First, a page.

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Sunday, January 28, 2007
Updated: January 29, 1:30 PM ET
A force of nature

MELBOURNE, Australia -- When Venus and Serena Williams first began to win tennis matches on the pro tour, they instantly became one of the great sports stories of our era; I'll spare you the biographical details, because you'd have to have been living on Venus (the other one) if you don't know. When Venus won the 2000 U.S. Open, to join kid sister Serena as a Grand Slam event winner, they became the most improbable and, arguably, the greatest American sports story of our time.

Theirs was a saga nobody could match: Forget the myth about great tennis players coming from country-club culture -- that's never been true. However, great players almost always emerged from the tennis culture, something utterly unfamiliar to the Williams family until the day father Richard decided to make tennis players out of his daughters. Even if Peyton Manning gets his first Super Bowl ring on Sunday, and Eli snags one some time down the road, always remember that they came squarely out of the culture, in which their pro quarterback father Archie is an icon.

Now add this: In a sport littered with poignant stories of talented kids whose path to the top often incorporated an episode built around leaving an equally gifted sibling(s) in the wreckage, both girls flourished. Imagine if Tiger Woods had a brother. Imagine if that brother ended up winning multiple majors.

A hurricane doesn't need to spend time in the gym or on the practice field to prepare for wreaking havoc.

Frankly, the Williams' story is believable in only one aspect: It really happened. Can't argue with that, crazy as it sounds. But that isn't the end of it. There is no end of it, with the Williamses. The saga goes on. And on. And on. Serena wrote the latest chapter the other day here, when she completed one of the most comprehensive single-event makeovers in recent memory.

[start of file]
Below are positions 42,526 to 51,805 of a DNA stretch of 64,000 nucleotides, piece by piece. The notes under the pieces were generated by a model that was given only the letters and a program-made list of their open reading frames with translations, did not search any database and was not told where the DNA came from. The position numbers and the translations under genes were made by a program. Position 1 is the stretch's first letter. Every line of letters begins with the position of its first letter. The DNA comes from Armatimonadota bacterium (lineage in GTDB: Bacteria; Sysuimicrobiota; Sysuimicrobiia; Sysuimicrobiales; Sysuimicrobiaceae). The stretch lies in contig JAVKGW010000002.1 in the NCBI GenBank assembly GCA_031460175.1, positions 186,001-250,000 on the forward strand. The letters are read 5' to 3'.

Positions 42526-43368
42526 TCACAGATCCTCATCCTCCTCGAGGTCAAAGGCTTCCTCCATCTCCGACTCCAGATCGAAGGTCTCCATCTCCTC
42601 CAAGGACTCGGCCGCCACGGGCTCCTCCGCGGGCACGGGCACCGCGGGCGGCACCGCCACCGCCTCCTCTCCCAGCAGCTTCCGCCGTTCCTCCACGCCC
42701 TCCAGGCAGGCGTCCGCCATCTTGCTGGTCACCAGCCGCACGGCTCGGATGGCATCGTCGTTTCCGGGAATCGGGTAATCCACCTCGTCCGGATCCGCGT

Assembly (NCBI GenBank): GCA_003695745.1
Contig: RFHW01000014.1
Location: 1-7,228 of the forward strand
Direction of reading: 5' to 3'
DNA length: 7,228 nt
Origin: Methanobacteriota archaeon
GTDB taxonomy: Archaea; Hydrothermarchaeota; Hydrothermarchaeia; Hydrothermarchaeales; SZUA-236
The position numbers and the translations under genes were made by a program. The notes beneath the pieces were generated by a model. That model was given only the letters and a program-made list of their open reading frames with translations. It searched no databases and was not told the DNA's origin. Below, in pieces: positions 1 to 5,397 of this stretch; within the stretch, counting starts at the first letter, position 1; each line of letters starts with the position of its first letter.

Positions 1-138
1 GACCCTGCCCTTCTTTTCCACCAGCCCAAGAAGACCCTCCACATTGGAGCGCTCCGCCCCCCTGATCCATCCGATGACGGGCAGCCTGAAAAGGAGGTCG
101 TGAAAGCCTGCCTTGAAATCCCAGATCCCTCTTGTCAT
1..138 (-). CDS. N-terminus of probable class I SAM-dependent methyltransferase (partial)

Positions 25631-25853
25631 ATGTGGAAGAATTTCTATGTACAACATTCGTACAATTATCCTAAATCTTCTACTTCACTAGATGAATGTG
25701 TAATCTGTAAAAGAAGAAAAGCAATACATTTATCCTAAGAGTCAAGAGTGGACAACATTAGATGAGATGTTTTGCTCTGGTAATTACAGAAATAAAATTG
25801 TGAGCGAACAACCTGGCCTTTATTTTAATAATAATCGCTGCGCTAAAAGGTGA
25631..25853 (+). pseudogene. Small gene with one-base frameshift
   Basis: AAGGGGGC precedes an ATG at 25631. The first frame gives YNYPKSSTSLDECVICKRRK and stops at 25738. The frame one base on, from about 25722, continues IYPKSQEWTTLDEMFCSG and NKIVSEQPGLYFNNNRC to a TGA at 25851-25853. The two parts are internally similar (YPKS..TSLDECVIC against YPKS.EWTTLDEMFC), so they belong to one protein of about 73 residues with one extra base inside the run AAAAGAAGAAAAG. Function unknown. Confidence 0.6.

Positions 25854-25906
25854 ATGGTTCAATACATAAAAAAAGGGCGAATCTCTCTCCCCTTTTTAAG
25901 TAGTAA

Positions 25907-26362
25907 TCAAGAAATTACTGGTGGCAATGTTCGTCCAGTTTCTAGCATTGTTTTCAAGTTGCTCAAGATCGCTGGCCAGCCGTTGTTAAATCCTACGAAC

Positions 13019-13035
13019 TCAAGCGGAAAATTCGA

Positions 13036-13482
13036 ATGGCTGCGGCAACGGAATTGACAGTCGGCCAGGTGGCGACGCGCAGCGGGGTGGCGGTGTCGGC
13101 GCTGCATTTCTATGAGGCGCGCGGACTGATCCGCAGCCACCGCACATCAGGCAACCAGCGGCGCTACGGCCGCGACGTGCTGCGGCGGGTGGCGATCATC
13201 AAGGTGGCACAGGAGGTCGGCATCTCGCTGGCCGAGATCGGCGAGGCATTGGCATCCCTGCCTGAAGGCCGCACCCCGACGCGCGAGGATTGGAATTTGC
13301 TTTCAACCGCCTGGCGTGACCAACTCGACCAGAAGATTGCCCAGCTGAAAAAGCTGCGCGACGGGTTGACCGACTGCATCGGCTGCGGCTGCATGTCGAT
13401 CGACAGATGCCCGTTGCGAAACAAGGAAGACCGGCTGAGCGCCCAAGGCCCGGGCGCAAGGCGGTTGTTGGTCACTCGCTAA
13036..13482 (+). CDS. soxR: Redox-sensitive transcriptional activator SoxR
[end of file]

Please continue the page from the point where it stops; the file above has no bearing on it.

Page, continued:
Serena entered the Australian Open seemingly unfit and conspicuously rusty; she left it the champ, in a performance that was equal parts Muhammad Ali, Andre Agassi, Michael Jordan and George Foreman. Serena entered the tournament with the bulk of pundits and even a sizeable portion of her hardcore fan base bemoaning what she had become -- a hefty cautionary tale about the perils of stardom, wavering dedication and narcissism.

Early in the tournament, her success seemed a sad comment on the competitive drive of the opponents she demolished; by the time she crushed a gritty, fit Maria Sharapova in the final, only a fool clung to that trope. This was not about how flawed her rivals are, or about Serena's fitness; this was about Serena being less a tennis player than a force of nature. A hurricane doesn't need to spend time in the gym or on the practice field to prepare for wreaking havoc.

After a teary Serena dedicated the win here to her late sister, Yetunde Price, she revealed that some years ago, in a conversation shortly after Serena had hammered some hapless ponytail with a backhand, Yetunde had remarked, "You beat her like she stole something."

Nothing has changed. Serena's rivals are all thieves in the night. The saga continues.

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